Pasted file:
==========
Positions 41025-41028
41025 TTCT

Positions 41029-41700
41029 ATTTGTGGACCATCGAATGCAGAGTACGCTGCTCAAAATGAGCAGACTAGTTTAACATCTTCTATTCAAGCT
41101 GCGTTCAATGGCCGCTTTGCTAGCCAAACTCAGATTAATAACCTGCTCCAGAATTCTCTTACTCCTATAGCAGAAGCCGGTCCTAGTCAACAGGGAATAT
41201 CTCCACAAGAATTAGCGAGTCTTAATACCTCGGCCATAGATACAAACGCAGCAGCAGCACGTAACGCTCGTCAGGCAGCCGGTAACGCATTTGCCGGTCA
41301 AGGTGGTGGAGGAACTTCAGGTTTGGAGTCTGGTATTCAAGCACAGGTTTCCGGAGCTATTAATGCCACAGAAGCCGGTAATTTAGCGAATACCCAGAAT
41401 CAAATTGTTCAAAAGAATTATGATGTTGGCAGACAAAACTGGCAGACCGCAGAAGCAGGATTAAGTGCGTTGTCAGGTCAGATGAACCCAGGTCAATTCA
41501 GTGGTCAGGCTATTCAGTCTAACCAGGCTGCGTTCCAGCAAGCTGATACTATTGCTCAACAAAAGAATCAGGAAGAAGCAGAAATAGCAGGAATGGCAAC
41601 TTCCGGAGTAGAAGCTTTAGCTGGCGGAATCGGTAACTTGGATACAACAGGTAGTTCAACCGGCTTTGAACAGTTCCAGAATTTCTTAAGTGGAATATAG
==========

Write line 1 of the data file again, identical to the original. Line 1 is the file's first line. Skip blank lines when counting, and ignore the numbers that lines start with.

Positions 41025-41028